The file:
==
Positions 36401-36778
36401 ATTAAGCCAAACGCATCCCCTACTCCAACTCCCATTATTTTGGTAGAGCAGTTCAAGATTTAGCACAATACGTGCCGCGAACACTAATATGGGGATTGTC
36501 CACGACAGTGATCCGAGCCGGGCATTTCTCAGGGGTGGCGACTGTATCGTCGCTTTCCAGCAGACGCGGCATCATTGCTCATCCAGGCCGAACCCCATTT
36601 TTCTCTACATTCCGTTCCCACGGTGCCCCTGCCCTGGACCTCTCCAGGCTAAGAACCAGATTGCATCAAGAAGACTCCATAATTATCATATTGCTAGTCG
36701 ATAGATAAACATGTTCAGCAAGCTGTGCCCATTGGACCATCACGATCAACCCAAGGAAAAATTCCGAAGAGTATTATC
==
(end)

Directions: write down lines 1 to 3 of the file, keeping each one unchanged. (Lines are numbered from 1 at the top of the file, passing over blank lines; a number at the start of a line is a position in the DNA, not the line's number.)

Positions 36401-36778
36401 ATTAAGCCAAACGCATCCCCTACTCCAACTCCCATTATTTTGGTAGAGCAGTTCAAGATTTAGCACAATACGTGCCGCGAACACTAATATGGGGATTGTC
36501 CACGACAGTGATCCGAGCCGGGCATTTCTCAGGGGTGGCGACTGTATCGTCGCTTTCCAGCAGACGCGGCATCATTGCTCATCCAGGCCGAACCCCATTT